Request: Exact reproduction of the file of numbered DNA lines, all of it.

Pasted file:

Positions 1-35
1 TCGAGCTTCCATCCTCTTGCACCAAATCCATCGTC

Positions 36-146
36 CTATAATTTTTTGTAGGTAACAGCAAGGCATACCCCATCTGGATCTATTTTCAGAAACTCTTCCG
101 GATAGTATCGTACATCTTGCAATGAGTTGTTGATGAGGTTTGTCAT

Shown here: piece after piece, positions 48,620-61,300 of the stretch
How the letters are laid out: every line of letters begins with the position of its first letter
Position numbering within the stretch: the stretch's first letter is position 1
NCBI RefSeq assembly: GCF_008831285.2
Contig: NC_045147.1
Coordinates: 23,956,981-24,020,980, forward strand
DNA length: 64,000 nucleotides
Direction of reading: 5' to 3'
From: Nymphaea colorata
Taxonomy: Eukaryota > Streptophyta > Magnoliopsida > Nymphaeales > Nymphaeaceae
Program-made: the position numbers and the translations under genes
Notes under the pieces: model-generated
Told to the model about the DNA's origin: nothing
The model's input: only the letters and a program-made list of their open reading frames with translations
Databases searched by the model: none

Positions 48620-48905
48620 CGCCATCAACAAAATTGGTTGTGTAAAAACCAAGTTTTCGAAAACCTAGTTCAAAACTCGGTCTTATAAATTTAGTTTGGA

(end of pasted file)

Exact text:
Positions 1-35
1 TCGAGCTTCCATCCTCTTGCACCAAATCCATCGTC

Positions 36-146
36 CTATAATTTTTTGTAGGTAACAGCAAGGCATACCCCATCTGGATCTATTTTCAGAAACTCTTCCG
101 GATAGTATCGTACATCTTGCAATGAGTTGTTGATGAGGTTTGTCAT

Shown here: piece after piece, positions 48,620-61,300 of the stretch
How the letters are laid out: every line of letters begins with the position of its first letter
Position numbering within the stretch: the stretch's first letter is position 1
NCBI RefSeq assembly: GCF_008831285.2
Contig: NC_045147.1
Coordinates: 23,956,981-24,020,980, forward strand
DNA length: 64,000 nucleotides
Direction of reading: 5' to 3'
From: Nymphaea colorata
Taxonomy: Eukaryota > Streptophyta > Magnoliopsida > Nymphaeales > Nymphaeaceae
Program-made: the position numbers and the translations under genes
Notes under the pieces: model-generated
Told to the model about the DNA's origin: nothing
The model's input: only the letters and a program-made list of their open reading frames with translations
Databases searched by the model: none

Positions 48620-48905
48620 CGCCATCAACAAAATTGGTTGTGTAAAAACCAAGTTTTCGAAAACCTAGTTCAAAACTCGGTCTTATAAATTTAGTTTGGA